Earl Patrick DeCoursey

Earl Patrick DeCoursey was born on August 24, 1927 to Leo and Elmira DeCoursey of Milburn. He was the only child of nine that was not born in the family’s homestead. Earl was born in Lowell, Massachusetts at St. Patrick’s hospital and christened at St. Patrick’s church .He was known as having a nickname of “Patty” due to being Irish, having the name Patrick, and being born in St. Patrick's hospital. He arrived in Canada as an infant at the age of six months when his father returned to Prince Edward Island from Massachusetts due to the effects of the Depression within the city. Leo and Elmira returned to the family home in Milburn which was in the DeCoursey’s name for many generations. That homestead was occupied by Earl’s brother Cletus and family at the time. It burned down in 2008 due to a house fire and the family lost a great part of their history and many artifacts.

Earl attended the Milburn School, which was a one room school and was located a mile and a half away from home that he walked daily. Earl also went to St. Peter's Catholic church that was six miles away by horse and wagon. He would take catechism in the summer for two weeks which he attended daily and had the same hours as school.
In 1964, Earl met a lady from North Lake by the name of Noela Holland and they married on July 9th, 1964. After they married they moved to Corraville in the house that Earl still owns to this day. Noela was a teacher before becoming a stay-at-home mother for their two children Earla and Eric.

Earl can remember traveling the train to Charlottetown several times and paying a fee of seventy five cents. There was no close station in the area so a person would stand out by the train rail and wait for the train passing as they would slow down and pick a person up. Earl had many memories of the train including remembering how the mail was delivered in Midgell which is halfway between Morell and St. Peter’s. The train would slowly decline its speed but not come to a full halt and the person would throw the mail on or off the train. Earl can remember the inside of the train as if it was only yesterday. He notes that they were comfortable to drive in and there were always many people aboard.

When asked what Earl’s occupation was he laughs as he jokes that he “was a jack of all trades”. He worked in construction, as a woodsman, and at the Montague Furnishings Company which was located across from the post office (which now stands on Main Street that was a funeral home prior). Earl was also a bus driver in the sixties and continued that career for many years. There are even photos of him entertaining people by playing the guitar with Cosmas Sigsworth fiddling when he would work in the woods at Comas'.

Earl now resides at Perrin’s in Montague after leaving his family home due to illness. His wife Noela passed away in July 2009, and Earl remarked it would be two years this coming July. Earl looks forward to his son Eric’s nearly daily visits and daughter Earla’s trips to the island. He mentions with excitement that he looks forward to this coming summer to drive his 1928 Model A car as he was unable to last year.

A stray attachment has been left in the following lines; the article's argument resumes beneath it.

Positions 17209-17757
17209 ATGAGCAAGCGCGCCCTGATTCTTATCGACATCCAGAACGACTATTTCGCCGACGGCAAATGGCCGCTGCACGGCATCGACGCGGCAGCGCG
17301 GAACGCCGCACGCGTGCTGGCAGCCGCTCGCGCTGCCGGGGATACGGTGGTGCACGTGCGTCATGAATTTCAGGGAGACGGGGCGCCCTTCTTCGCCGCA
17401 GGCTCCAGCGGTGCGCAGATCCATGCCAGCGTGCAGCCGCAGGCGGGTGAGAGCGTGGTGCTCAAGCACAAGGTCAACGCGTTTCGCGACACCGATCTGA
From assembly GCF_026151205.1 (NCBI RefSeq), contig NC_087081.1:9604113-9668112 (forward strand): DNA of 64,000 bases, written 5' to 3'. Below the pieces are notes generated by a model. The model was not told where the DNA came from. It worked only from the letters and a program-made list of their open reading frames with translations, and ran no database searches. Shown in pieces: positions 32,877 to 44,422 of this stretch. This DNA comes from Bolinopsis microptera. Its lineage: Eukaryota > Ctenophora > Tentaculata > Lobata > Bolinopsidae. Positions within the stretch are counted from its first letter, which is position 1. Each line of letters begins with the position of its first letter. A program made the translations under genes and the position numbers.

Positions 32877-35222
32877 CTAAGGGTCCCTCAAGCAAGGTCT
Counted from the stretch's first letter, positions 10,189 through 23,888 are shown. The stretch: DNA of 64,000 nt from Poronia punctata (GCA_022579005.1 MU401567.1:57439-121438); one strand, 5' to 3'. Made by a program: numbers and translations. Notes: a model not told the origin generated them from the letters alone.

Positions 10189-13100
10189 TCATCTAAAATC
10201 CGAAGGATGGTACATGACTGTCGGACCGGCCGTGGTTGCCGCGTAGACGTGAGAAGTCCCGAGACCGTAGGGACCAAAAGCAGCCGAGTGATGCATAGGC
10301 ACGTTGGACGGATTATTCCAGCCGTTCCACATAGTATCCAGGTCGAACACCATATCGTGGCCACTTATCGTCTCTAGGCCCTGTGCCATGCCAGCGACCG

Earl and his 1928 Model A Ford

People in the community know that summer is here when Earl Decoursey is seen driving in his unique and original 1928 Model A Ford. He has been point-to-point on the Island with this admired vehicle attending events each summer including several car shows, gatherings and parades. One summer he actually attended eleven parades within a few months. He has won many trophies, first place titles and bragging rights of the rare car. He mentioned that last summer due to health issues he was unable to attend the Cardigan parade for the first time since the parade began many years ago.

The Model A Ford was purchased from John MacLean of Montague in the 1960’s for a hefty price then of fifteen hundred dollars. Earl believes that the car was purchased originally from Abrams village, but has yet been able to track down the first owners. The car is the only one known on the Island of being in the original factory condition, it was never restored or remodeled. That fact alone gained my interest and appreciation for a vehicle with such a history. The only work ever done was a paint job of the original color black, the first time it was bought from MacLean. Earl mentioned, however, that the Model A Ford is not easy on gas, especially with the rise of gas mileage of today. In fact, it only gets twenty-five miles per gallon with the highest speed attainable of eighty kilometers per hour.

Earl was quiet throughout the interview but upon mentioning his pride and joy, he livened up with thoughts of this coming summer. Health allowing, you will see him out and about with the help of his son riding this remarkable vehicle. For me, this brings childhood memories of summer here and seeing the 1928 Model A Ford out on the Island roads.


Above: The Model A "out and about"


Above: Earl and his pride and joy


Above: Earl and some of his family at a Car show
Written By: Crystal Callaghan from the memories of Earl Decoursey